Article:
Reporting on remarks by Rear Adm. Nathan Moore, assistant commandant for engineering and logistics, at the WEST 2020 conference the US Naval Institute News Service reports that the Coast Guard is having difficulties getting its ships into commercial shipyards because of limited capacity in the industry and the increased use of smaller yards by the US Navy. The limited capacity also means that there may be no competition, so the cost of availabilities is going up.
He said the lack of competition is driving up the costs of the contracts they can award, and is leaving others without any interested bidders at all.
The Coast Guard is looking at increasing coordination with the Navy.
“Moore said the Coast Guard has been working with the Navy and industry to squeeze in Coast Guard ships as “filler work between Navy projects” with some success, but he’s hoping to see a more coordinated effort.”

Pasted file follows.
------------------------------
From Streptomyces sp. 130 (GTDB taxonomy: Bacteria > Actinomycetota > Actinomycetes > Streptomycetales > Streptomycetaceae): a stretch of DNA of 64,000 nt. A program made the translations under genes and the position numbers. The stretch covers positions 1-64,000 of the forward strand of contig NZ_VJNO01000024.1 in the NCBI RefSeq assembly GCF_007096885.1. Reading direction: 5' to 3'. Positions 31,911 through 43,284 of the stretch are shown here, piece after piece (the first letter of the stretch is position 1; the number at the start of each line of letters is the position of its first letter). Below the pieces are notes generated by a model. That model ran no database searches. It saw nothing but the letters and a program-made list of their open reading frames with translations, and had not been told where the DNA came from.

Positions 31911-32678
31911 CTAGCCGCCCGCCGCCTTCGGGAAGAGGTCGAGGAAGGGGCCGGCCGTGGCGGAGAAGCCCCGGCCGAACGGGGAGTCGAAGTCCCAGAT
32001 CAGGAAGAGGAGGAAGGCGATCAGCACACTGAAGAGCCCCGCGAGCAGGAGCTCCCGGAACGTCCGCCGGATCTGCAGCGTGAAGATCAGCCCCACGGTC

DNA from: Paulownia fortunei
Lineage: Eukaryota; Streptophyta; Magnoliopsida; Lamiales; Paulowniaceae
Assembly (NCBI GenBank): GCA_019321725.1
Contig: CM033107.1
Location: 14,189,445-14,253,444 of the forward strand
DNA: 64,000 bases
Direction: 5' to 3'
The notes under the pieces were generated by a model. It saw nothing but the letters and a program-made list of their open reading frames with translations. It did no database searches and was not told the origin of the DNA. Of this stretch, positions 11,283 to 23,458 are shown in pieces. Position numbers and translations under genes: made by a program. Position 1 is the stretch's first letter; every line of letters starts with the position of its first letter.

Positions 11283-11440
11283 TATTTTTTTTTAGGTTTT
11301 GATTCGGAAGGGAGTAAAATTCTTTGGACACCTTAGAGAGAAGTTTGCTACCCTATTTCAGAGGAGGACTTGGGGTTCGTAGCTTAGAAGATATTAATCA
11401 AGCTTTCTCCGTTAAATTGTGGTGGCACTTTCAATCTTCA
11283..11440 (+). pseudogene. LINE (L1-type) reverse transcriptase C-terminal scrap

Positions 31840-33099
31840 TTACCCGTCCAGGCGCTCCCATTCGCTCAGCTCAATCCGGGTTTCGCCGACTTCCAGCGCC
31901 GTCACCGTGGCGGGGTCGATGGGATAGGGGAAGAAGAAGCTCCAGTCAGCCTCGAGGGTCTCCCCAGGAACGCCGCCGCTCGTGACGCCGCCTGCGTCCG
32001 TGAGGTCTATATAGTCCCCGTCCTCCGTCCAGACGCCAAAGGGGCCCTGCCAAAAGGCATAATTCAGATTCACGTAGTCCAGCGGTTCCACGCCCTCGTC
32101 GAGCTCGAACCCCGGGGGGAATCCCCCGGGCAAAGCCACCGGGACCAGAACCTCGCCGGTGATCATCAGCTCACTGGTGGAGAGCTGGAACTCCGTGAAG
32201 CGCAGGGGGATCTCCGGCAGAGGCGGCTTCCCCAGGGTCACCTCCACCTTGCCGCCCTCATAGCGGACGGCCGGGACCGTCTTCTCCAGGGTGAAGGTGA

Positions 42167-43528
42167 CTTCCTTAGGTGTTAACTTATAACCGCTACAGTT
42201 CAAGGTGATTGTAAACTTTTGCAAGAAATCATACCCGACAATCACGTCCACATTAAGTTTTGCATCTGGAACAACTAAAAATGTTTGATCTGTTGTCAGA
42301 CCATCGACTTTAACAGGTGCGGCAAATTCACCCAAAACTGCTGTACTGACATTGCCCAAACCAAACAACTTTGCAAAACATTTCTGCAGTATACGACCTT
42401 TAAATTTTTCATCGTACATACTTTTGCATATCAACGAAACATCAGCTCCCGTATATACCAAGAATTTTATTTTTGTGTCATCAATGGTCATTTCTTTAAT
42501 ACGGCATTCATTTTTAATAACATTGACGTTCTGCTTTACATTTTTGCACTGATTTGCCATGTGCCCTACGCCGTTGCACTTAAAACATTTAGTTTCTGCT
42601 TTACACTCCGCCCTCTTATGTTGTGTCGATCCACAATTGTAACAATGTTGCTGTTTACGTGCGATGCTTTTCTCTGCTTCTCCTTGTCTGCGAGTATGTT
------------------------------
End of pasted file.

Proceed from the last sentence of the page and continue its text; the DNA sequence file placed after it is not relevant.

The Navy sees there may be benefits for them in better coordination with the Coast Guard.
“During the same panel discussion, Naval Sea Systems Command (NAVSEA) Commander Vice Adm. Tom Moore said that coordination could help the Navy too – which has been struggling with its industrial base to achieve on-time and on-budget maintenance availabilities.”
“’The old way that we’ve done it of being very restrictive on dates in and out of the shipyards is not working well for us in terms of not getting competition. So I think to get competition, we have to sort of change the way we do business.’”